zenpundit.com » 2009 » November

Archive for November, 2009

Guest Post: The Duel of Ali ibn Abu Talib with Amru ibn Abd Wudd

Monday, November 30th, 2009

Charles Cameron has been guest blogging here in a series on radical Islamism and terrorism. A former researcher with the Center for Millennial Studies at Boston University, his most recent essay, an analysis of the powerpoint presentation of Ft. Hood shooter Nidal Malik Hasan, appeared in the Small Wars Journal.

The Duel of Ali ibn Abu Talib with Amru ibn Abd Wudd:an old story of Muslim chivalry, told in refutation of today’s jihadists.

By Charles Cameron

Joseph Campbell was a comparative mythographer whose most celebrated book, *The Hero with a Thousand Faces*, famously provided George Lucas with the narrative stages found in the hero stories of the world’s cultures, and thus with the series of events that would forge a hero and Jedi warrior out of the raw material of young Luke Skywalker. In other books, he more than once tells the story of the samurai — a warrior with a precursor to the Jedi code — who was spat upon in battle:

His overlord had been killed, and his vow was, of course, absolute loyalty to this lord. And it was his duty now to kill the killer. Well, after considerable difficulties, he finally backs this fellow into a corner, and he is about to slay him with his *katana*, his sword, which is the symbol of his honor. And the chap in the corner is angry and terrified, and he spits on the samurai, who sheathes his sword and walks away. Now why did he do that? He did that because this action made him angry, and it would have been a personal act to have killed that man in anger, and that would have destroyed the whole event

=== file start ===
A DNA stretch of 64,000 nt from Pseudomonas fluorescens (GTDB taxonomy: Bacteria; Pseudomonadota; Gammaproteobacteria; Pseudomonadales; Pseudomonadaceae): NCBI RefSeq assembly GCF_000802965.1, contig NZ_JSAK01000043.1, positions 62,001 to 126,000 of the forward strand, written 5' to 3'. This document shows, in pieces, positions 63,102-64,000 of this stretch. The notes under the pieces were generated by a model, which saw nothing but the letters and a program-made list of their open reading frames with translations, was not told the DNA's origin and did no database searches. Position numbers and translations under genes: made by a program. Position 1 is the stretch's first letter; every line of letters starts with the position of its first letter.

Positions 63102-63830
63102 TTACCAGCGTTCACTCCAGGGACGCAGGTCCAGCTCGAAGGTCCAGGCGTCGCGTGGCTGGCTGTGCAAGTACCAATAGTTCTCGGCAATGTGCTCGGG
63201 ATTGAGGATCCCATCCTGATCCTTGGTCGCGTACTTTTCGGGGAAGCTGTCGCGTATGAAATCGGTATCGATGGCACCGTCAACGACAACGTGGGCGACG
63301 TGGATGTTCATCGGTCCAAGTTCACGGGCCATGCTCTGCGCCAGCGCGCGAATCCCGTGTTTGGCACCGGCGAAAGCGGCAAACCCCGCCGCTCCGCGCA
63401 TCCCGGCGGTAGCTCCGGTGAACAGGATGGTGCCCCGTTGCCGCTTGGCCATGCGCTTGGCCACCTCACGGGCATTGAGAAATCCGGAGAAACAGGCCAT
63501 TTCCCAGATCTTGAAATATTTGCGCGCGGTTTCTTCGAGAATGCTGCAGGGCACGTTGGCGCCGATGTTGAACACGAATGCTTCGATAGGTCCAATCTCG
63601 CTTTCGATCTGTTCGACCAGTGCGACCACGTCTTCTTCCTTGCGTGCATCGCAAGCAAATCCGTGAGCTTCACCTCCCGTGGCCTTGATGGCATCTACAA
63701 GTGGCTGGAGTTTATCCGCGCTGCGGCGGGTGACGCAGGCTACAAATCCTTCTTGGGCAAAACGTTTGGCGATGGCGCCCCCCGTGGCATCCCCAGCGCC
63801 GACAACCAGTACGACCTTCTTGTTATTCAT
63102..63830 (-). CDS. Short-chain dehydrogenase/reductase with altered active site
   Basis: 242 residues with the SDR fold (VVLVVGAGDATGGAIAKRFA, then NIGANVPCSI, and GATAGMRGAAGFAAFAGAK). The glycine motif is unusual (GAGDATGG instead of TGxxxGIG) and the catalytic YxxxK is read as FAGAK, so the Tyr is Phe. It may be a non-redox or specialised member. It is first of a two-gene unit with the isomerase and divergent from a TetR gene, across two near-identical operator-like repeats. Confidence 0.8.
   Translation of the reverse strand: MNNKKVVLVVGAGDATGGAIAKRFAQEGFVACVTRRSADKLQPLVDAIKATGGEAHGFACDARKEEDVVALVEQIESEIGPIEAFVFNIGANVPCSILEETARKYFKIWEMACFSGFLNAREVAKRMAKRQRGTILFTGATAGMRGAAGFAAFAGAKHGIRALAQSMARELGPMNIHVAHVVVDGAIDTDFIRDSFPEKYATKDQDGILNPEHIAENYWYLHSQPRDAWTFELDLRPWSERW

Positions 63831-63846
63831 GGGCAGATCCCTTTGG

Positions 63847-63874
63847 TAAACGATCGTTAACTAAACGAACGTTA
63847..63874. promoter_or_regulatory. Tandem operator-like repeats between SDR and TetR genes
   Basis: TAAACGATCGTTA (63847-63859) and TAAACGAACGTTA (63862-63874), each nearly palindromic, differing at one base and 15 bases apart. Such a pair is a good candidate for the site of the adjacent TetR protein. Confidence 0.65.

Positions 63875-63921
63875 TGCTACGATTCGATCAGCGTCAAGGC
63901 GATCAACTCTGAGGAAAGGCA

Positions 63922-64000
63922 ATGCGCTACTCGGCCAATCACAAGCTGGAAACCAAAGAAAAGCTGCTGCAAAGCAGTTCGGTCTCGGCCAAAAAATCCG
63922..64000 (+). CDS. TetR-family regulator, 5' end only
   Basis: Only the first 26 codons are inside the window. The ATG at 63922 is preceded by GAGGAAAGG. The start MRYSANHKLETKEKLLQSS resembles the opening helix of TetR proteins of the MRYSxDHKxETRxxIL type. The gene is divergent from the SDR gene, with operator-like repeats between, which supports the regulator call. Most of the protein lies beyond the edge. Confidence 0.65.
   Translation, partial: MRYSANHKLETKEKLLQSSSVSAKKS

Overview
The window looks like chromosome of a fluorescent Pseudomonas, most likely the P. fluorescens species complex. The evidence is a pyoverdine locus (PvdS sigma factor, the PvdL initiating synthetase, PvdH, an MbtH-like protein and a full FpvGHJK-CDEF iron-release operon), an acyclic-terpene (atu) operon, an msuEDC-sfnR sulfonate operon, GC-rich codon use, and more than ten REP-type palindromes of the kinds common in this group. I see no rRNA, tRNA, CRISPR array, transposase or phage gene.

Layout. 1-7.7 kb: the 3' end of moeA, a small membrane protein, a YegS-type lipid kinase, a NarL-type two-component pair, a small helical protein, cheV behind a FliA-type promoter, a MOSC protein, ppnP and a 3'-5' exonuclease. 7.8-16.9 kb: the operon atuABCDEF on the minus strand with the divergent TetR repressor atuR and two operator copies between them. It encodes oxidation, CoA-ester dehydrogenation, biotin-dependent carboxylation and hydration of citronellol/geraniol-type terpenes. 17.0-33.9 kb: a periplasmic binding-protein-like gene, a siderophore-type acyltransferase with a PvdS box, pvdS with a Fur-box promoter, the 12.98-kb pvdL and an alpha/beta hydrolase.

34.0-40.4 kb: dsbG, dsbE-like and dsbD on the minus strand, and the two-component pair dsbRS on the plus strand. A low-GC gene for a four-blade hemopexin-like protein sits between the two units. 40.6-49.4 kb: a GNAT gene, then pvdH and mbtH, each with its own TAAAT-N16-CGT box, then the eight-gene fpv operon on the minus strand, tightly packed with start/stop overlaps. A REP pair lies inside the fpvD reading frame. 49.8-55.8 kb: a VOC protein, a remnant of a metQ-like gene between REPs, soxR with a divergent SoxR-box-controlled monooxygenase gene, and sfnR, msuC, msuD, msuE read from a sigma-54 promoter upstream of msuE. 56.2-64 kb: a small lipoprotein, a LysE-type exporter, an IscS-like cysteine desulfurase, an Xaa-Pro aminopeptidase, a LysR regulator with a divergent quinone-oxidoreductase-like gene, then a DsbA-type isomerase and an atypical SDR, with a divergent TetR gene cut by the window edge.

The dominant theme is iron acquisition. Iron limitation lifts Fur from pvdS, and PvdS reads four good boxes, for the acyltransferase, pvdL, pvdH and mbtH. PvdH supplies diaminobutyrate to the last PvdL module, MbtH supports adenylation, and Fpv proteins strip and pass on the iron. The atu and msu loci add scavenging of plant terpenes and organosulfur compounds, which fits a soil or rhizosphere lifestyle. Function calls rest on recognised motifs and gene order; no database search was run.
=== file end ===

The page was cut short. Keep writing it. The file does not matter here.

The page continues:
It’s a powerful little nugget of a story, and in Campbell’s explanation of what was going on, we may even find a hint of where Lucas may have picked up the idea of the Force. Campbell writes:

This is a mythological attitude. You are acting not in terms of your individual, personal life but with the sense of yourself as the priest,so to say, of a cosmic power which is operating through you, which we all are in circumstances, and the problem is to balance yourself against that and have a personality at the same time

The thing is, Campbell may have been misremembering the source of his story. It’s true that such tales sometimes crop up in more than once culture, sometimes traveling the caravan routes from one place to another, or emerging perhaps, as Carl Jung suggests, from some dream logic deep in the heart of our humanity — but I have only seen thisstory told, and told repeatedly, within Islamic culture. It is in fact the story of the Duel of Ali ibn Abu Talib with Amru ibn Abd Wudd.
In the month of Shawwal 7 AH / 627 CE, the Muslims fought in the Battle of the Trench against a confederation of tribes at war with them. During the battle, Ali ibn Abu Talib encountered one of the chiefs of Quraysh, Amru ibn Abd Wudd, renowned for his bravery and strength, as well as his reputation as a formidable wrester within Arabia; he was said to be the equivalent of a thousand horseman. When he managed to traverse the Trench with a party of men, he challenged the Muslims to a duel of swords. Ali asked Prophet Muhammad to permit him to accept the challenge, but Prophet Muhammad refused his offer, simply stating that he was the formidable Amru. With no one accepting Amru’s taunts to duel, Ali’s insisted for permission to duel for the third time. This time, the Prophet accepted, and gave him the famed sword, Dhul-Fiqar, and supplicated for his success. Ali asked Amru to accept Islam, but he refused and preferred to fight Ali.
Towering over his opponent, the more experienced and stronger Amru hammered blows on Ali’s shield and clashed with his sword. Ali then dropped his sword and shield to the ground; he leapt to grab Amru’s throat, and kicked him off balance. Amru crashed to the ground, with Ali now towering over him: “Know, O Amru, that victory and defeat depend upon the will of Allah. Accept Islam! Thus not only will your life be spared, but you will also enjoy the blessings of Allah in this life and the next.” At this suggestion, Amru spat into Ali’s face, fully expecting death. Ali rose calmly from Amru’s chest, wiped his face, and stood a few paces away, gazing solemnly at his adversary. “Know, O Amru, I only kill in the way of Allah and not for any private motive. Since you spat in my face, my killing you now may be from a desire for personal vengeance. So I spare your life. Rise and return to your people!”